Barbecue (alt.food.barbecue) Discuss barbecue and grilling--southern style "low and slow" smoking of ribs, shoulders and briskets, as well as direct heat grilling of everything from burgers to salmon to vegetables.

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  #1 (permalink)   Report Post  
phyteach
 
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Default Char Broil Silver Smoker

Greetings all,

Broke down and bought the Char-Broil silver smoker, formerly
known as the NBBD. Here are a few observations:

Faily easy to assemble, all parts included, and all teh holes lined up
as they should. I noticed a gap (~1/16 to 1/32 inch) between the
firebox and the smoking chamber. Since the face of the smoking chamber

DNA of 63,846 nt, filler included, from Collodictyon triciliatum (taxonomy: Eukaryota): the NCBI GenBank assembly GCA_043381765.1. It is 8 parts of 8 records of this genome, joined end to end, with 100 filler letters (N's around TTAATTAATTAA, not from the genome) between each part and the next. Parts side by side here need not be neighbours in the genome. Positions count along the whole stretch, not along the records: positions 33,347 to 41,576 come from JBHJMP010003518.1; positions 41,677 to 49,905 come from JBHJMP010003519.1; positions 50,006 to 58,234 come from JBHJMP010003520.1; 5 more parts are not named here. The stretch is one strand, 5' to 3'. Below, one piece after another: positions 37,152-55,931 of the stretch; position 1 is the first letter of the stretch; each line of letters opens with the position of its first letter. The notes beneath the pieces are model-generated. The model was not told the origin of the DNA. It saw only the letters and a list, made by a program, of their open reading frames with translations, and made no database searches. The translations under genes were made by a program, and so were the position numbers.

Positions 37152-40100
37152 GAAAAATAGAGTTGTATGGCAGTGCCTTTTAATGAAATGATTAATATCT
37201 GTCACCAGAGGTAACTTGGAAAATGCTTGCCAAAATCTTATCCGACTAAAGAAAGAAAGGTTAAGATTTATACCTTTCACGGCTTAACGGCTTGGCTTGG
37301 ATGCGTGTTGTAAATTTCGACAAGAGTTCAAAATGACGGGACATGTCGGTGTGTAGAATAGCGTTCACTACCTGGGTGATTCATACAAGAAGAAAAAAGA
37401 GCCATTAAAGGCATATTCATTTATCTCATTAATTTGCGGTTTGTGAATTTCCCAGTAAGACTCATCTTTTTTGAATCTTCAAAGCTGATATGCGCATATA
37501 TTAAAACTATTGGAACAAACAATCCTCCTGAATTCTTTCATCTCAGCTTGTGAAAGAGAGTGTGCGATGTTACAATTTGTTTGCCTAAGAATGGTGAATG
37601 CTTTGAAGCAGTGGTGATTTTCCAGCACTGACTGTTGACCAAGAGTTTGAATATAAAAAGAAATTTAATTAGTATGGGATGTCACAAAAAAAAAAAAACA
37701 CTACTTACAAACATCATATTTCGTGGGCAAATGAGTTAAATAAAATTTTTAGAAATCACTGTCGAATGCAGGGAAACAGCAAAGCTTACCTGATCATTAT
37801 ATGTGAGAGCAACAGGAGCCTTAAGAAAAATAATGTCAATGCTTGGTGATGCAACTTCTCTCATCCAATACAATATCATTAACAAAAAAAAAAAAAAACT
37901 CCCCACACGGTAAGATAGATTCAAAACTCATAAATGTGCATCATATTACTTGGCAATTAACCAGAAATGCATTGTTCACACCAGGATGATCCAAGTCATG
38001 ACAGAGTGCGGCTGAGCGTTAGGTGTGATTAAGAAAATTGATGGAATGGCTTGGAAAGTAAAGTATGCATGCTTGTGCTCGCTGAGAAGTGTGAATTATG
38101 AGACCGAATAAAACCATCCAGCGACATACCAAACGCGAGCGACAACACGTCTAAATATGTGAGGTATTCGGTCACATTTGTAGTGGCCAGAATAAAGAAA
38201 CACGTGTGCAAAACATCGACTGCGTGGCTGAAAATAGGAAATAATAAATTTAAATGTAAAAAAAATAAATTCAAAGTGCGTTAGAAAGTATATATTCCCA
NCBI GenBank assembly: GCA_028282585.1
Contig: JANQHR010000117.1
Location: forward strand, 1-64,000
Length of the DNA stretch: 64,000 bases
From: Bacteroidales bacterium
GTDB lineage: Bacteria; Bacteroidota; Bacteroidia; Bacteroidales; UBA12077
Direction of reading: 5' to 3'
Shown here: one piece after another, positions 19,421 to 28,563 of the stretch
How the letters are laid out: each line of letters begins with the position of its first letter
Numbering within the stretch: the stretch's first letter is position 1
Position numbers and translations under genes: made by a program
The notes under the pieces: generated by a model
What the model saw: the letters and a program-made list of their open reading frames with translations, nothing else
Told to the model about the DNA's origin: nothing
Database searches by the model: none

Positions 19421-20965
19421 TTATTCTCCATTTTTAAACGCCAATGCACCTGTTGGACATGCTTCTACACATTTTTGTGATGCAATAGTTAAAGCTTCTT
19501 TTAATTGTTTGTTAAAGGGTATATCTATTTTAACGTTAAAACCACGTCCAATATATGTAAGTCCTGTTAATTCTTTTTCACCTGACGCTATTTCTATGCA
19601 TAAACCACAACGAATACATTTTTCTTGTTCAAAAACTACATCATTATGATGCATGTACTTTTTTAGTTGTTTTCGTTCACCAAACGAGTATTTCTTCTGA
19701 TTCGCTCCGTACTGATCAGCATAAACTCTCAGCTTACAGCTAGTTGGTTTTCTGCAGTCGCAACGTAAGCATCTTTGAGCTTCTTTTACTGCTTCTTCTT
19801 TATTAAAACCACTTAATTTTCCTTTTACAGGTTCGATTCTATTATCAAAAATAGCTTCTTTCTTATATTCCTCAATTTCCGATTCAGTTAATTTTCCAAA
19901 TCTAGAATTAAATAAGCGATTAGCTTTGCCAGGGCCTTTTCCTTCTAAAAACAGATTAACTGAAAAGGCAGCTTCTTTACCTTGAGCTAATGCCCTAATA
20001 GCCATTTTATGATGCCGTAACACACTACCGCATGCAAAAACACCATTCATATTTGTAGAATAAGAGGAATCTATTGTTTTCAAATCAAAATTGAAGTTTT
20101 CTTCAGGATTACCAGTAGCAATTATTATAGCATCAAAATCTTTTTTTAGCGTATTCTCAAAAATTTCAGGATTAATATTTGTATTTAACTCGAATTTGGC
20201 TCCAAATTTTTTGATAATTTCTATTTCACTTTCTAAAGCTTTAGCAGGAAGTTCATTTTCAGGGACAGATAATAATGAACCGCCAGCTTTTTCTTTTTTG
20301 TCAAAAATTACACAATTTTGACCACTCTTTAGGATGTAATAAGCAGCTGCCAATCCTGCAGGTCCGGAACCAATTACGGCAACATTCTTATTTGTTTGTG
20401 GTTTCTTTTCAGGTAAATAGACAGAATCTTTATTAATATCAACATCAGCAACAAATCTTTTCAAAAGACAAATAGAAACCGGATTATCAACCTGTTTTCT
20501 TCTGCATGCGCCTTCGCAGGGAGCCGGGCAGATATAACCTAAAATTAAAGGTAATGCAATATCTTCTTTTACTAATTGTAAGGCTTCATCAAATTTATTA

was a bit bulged, I assume that it is normal.

I made two of the mods in the FAQ, the flashing in the exhaust stack,
and the flashing over the firebox exit. I decided to be crafty with
the second, though. I figured "Hey, they make hi-temp gaskets out of
aluminium, why not place the flashing on the surface between the
firebox and the smoking chamber?" And before anyone asks, no the
flashing isn't causing the gap, as I tried it both with and without. I
simply traced the hole pattern and it worked. However, I think that
the piece that hangs down might be too large and too restrictive as I
could only get to about 230 on the cooking grate. Fire was briquettes
(yeah, I know...) and firebox vents were wide open. It was about 60,
sunny and no wind, with the unit in the sunshine. I am going to either